Advania keeps the temperature at around 20-21ºC, rather than sub-20ºC. In addition, the Advania Thor datacentre site uses indirect free air cooling. “We have heat exchangers and air filters that help us control the humidity and the air quality,” says Grondal. Purer air and controlled humidity also ensure longevity of the servers, he adds.
Even if air is at a temperature suitable for cooling, it still has to be treated to ensure the right humidity and filtered to catch particulates that could cause problems in the datacentre. For instance, a high moisture level in the air can lead to deterioration of some metals in the server units, while air that is too dry can lead to issues with static electricity, as well as the growth of dendrites.
Download additional resources on environmental factors in the datacentre
Iceland's renewable energy is pocket and environmentally-friendly
But why did Advania choose Iceland for its datacentres?
“We could have chosen Sweden, which also offers free air cooling and meets most of our needs, but Iceland was the only one offering us renewable energy in the form of hydro and geothermal energy,” says Einarsson.
Using renewables to power the datacentre brings down the cost further because it is cheaper than electricity produced in the rest of Europe using other means, such as nuclear power plants.
“The energy prices in Iceland were another big factor that tilted us in favour of Iceland,” says Einarsson. It is possible to lock energy prices for a 15-year period in Iceland.
“On the contrary, power prices in Europe are constantly rising by about 20% every year. If we were to build the same datacentre in the UK, it would have cost 30-50% more, and it wouldn't be as green as it is now.”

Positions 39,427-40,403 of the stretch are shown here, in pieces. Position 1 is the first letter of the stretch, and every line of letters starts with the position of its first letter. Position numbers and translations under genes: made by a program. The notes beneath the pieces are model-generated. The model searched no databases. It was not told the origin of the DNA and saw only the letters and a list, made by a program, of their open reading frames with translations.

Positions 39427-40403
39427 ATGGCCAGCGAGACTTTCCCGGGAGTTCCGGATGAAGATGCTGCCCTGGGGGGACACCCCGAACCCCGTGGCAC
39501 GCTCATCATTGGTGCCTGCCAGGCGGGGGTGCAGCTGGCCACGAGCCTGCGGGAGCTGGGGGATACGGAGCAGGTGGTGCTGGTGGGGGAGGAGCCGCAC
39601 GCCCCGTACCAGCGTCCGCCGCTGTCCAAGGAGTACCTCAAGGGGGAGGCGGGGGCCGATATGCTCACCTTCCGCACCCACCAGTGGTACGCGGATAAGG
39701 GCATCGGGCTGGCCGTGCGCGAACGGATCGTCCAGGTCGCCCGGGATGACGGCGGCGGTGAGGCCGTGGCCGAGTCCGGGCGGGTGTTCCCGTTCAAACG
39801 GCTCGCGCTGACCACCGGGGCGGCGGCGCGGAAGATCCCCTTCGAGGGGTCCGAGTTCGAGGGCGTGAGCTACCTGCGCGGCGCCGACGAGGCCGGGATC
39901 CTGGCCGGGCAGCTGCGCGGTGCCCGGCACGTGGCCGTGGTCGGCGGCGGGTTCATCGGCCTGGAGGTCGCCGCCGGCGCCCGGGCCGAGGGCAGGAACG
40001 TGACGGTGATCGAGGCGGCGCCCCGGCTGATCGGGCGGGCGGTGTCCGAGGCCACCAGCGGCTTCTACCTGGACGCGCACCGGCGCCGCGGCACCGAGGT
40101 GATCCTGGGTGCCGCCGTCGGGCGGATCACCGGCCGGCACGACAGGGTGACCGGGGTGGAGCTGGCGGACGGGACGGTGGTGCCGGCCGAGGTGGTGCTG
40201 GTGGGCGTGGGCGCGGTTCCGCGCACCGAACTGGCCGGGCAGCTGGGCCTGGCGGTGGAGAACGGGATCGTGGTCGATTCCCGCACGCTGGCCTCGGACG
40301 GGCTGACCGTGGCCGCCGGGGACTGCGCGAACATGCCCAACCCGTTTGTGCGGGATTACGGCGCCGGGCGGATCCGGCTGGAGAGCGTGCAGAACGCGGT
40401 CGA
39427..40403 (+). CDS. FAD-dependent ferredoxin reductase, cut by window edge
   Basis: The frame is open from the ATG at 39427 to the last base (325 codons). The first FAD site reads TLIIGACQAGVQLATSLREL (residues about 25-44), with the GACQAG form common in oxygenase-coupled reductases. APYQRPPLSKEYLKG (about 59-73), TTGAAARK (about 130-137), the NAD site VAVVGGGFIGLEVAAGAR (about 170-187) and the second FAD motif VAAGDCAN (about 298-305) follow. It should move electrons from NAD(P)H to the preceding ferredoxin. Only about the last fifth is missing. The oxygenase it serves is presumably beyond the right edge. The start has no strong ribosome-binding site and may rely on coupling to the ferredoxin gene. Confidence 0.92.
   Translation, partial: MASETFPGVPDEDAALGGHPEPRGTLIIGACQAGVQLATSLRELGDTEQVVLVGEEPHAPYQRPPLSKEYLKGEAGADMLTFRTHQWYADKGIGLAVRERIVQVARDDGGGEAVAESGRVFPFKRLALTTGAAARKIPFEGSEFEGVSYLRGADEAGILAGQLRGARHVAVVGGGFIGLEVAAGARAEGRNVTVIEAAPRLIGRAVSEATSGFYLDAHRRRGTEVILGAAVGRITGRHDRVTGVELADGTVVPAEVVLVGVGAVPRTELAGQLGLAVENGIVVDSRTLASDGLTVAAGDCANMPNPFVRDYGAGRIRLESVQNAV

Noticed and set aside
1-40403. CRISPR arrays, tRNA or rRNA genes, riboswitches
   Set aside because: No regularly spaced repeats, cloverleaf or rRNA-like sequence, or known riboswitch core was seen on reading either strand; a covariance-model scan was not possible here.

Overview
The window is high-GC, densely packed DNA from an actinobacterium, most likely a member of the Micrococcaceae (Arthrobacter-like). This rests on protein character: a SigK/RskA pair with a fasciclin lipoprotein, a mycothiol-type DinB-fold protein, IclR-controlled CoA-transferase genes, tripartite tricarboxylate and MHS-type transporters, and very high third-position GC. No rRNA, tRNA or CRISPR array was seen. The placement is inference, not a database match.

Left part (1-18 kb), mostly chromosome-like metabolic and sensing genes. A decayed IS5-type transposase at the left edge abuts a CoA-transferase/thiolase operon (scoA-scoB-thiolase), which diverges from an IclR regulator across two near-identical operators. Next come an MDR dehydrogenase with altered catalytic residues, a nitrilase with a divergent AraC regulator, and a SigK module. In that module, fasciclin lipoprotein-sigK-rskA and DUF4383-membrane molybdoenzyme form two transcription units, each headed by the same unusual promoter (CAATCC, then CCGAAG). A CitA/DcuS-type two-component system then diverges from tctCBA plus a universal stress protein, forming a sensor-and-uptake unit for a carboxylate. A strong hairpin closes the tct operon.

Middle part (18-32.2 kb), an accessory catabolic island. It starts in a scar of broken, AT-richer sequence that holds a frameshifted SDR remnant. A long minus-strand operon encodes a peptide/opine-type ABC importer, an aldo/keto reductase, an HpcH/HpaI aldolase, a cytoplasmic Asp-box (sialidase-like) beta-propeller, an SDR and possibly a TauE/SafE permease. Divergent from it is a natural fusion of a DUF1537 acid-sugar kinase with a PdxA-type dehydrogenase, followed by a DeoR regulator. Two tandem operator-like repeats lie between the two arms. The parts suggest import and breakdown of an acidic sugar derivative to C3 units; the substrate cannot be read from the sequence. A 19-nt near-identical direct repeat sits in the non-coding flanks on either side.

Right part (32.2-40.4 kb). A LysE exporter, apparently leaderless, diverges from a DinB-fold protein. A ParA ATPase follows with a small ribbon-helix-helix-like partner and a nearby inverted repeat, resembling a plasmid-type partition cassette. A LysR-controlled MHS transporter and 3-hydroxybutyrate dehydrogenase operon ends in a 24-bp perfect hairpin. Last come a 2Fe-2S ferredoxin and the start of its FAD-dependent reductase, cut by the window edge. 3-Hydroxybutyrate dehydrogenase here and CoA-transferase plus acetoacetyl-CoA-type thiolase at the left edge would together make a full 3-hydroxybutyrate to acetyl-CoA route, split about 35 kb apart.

While the datacentre has a power usage effectiveness (PUE) of 1.16, efficiency could be further improved if use of the datacentre space was optimised.
Individual containers have a lower PUE, but the overall datacentre is still not full to capacity, so a lot of cooling is wasted on empty space, according to Grondal. When Advania adds more datacentre containers, the PUE will come down even further, he says.
PUE, created by the members of The Green Grid, is a metric used to determine the energy efficiency of a datacentre. It is calculated by dividing the total energy used across the whole of a datacentre by the amount of energy used to power the IT equipment.
The Uptime Institute estimates that most facilities could achieve 1.6 PUE using the most efficient equipment and best practices. But the industry average PUE of datacentres in the UK is around 2 to 2.2.
Advania’s Icelandic datacentre is a Tier 3 datacentre. The tiered system, developed by the Uptime Institute, offers companies a way to measure return on investment and performance. The standards are comprised of a four-tiered scale, with Tier 4 being the most robust. “It is so efficient that we call it Tier 3+,” says Einarsson.